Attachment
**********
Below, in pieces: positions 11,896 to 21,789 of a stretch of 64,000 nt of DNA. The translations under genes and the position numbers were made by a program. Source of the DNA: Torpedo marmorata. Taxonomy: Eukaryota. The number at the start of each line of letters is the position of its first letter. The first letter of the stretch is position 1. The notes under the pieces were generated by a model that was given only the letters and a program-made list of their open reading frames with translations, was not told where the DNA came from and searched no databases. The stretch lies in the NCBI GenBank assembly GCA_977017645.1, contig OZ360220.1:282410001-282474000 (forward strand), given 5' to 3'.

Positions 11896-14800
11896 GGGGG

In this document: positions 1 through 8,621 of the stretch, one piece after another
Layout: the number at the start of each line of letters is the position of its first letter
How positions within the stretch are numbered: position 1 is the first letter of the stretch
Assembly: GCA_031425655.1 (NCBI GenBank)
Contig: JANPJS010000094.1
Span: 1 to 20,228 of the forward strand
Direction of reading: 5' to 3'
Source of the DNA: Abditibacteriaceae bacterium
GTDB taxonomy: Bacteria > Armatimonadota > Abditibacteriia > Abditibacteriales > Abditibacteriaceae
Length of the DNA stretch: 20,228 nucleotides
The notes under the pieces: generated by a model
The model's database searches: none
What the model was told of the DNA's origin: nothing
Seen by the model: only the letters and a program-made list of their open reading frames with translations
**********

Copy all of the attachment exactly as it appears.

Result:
Below, in pieces: positions 11,896 to 21,789 of a stretch of 64,000 nt of DNA. The translations under genes and the position numbers were made by a program. Source of the DNA: Torpedo marmorata. Taxonomy: Eukaryota. The number at the start of each line of letters is the position of its first letter. The first letter of the stretch is position 1. The notes under the pieces were generated by a model that was given only the letters and a program-made list of their open reading frames with translations, was not told where the DNA came from and searched no databases. The stretch lies in the NCBI GenBank assembly GCA_977017645.1, contig OZ360220.1:282410001-282474000 (forward strand), given 5' to 3'.

Positions 11896-14800
11896 GGGGG

In this document: positions 1 through 8,621 of the stretch, one piece after another
Layout: the number at the start of each line of letters is the position of its first letter
How positions within the stretch are numbered: position 1 is the first letter of the stretch
Assembly: GCA_031425655.1 (NCBI GenBank)
Contig: JANPJS010000094.1
Span: 1 to 20,228 of the forward strand
Direction of reading: 5' to 3'
Source of the DNA: Abditibacteriaceae bacterium
GTDB taxonomy: Bacteria > Armatimonadota > Abditibacteriia > Abditibacteriales > Abditibacteriaceae
Length of the DNA stretch: 20,228 nucleotides
The notes under the pieces: generated by a model
The model's database searches: none
What the model was told of the DNA's origin: nothing
Seen by the model: only the letters and a program-made list of their open reading frames with translations